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Is Society-Centered Moral Theory a Contemporary Version of Natural Law Theory?

Published online by Cambridge University Press:  01 March 2009

David Copp*
Affiliation:
University of California, Davis

Abstract

ABSTRACT: David Braybrooke argues that the core of the natural law theory of Thomas Aquinas survived in the work of Hobbes, Locke, Hume, and Rousseau. Much to my surprise, Braybrooke argues as well that David Copp’s society-centered moral theory is a secular version of this same natural law theory. Braybrooke makes a good case that there is an important idea about morality that is shared by the great philosophers in his group and that this idea is also found in Copp’s work. The idea is captured by the Functionalist Thesis, the thesis that moral propositions are made true by facts about what, given the nature of human beings and their circumstances, enables people to live together in thriving communities. I argue that Copp can accept Braybrooke’s suggestion and use it to improve his formulation of the basic idea of the society-centered theory.

RÉSUMÉ : David Braybrooke soutient que l’idée centrale de la théorie du droit naturel de Thomas d’Aquin a survécu dans les œuvres de Hobbes, Locke, Hume et Rousseau. À mon grand étonnement, Braybrooke soutient aussi que la théorie morale société-centrique de David Copp est une version séculaire de cette même théorie du droit naturel. Braybrooke argumente de façon convaincante que les œuvres de ces grands philosophes partagent une idée centrale relative à la moralité et que cette idée se retrouve aussi chez Copp. Cette idée est la Thèse Fonctionnaliste, c’est-à-dire la thèse selon laquelle les faits moraux sont des faits concernant ce qui rend les membres de la société capables de vivre ensemble dans des communautés florissantes, étant donné la nature des êtres humains et les circonstances de leurs vies. Je soutiens que Copp peut reprendre à son compte les arguments de Braybrooke, et ainsi améliorer la formulation de l’idée centrale de sa théorie société-centrique.

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Articles
Copyright
Copyright © Canadian Philosophical Association 2009

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References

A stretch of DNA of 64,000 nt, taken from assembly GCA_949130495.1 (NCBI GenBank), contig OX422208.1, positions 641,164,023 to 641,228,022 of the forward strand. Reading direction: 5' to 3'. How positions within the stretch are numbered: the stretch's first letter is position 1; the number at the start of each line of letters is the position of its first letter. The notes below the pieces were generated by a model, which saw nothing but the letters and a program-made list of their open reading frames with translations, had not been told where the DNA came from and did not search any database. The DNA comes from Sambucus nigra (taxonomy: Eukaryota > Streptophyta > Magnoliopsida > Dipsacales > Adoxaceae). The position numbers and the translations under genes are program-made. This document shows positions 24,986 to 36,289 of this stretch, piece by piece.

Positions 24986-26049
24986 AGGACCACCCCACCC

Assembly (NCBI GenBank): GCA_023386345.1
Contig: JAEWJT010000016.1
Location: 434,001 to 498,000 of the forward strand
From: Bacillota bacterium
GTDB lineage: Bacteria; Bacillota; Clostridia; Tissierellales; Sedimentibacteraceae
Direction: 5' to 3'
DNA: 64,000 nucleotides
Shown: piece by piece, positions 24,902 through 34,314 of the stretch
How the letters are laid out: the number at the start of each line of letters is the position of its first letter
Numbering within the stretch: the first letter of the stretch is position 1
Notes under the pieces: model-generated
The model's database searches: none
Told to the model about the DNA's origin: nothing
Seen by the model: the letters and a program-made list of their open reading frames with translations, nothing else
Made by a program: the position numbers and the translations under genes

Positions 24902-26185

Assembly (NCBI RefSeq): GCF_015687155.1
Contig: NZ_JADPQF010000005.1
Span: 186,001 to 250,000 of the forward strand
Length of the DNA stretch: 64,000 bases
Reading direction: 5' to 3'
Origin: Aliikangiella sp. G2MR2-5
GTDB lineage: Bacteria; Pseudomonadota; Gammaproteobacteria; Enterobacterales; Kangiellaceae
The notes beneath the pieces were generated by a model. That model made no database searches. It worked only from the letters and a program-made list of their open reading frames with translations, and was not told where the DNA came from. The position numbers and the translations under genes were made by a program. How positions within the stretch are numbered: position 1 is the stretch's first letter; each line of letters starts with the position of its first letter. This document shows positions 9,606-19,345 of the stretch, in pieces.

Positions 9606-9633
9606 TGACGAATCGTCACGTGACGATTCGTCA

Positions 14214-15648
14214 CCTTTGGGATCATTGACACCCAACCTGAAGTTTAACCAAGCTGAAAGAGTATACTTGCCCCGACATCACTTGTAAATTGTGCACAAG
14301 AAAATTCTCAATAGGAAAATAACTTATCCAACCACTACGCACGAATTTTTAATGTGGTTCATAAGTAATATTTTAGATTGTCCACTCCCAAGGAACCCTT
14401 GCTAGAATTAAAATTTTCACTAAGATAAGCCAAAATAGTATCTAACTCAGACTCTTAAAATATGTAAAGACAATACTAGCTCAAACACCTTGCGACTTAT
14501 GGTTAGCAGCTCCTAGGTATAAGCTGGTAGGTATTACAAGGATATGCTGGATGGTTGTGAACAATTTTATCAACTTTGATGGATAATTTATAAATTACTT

Aquinas, Thomas 1993 Selected Philosophical Writings. Edited and Translated by McDermott, Timothy. Oxford: Oxford University Press.Google Scholar
Blackburn, Simon 2006Anti-Realist Expressivism and Quasi-Realism.” In Copp 2006b, pp. 146-62.Google Scholar
Braybrooke, David 2003 Natural Law Modernized. Toronto: University of Toronto Press.Google Scholar
Campbell, Richmond 1997Critical Notice of David Copp, Morality, Normativity, and Society.” Canadian Journal of Philosophy, 27: 423-44.CrossRefGoogle Scholar
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Copp, David 2006a “Introduction: Meta-ethics and Normative Ethics.” In Copp 2006b, pp. 3-35.Google Scholar
Copp, David 2006b The Oxford Handbook of Ethical Theory. New York: Oxford University Press.Google Scholar
Copp, David 2007a Morality in a Natural World. Cambridge: Cambridge University Press.CrossRefGoogle Scholar
Copp, David 2007b “Moral Naturalism and Three Grades of Normativity.” In Copp 2007a, pp. 249-83.Google Scholar
Copp, David 2007c “The Normativity of Self-Grounded Reason.” In Copp, 2007a, pp. 309-53.Google Scholar
Copp, David 2009a “Normativity, Deliberation, and Queerness.” In A World without Values: Essays on John Mackie’s Error Theory. Edited by Joyce, Richard and Kirchin, Simon. Berlin: Springer.Google Scholar
Copp, David 2009b “The Wrong Answer to an Improper Question?” Forthcoming in Canadian Journal of Philosophy, supplementary volume, Reasons to be Moral Revisited.Google Scholar
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Sayre-McCord, Geoffrey 2006Moral Realism.” In Copp 2006b, pp. 39-62.Google Scholar

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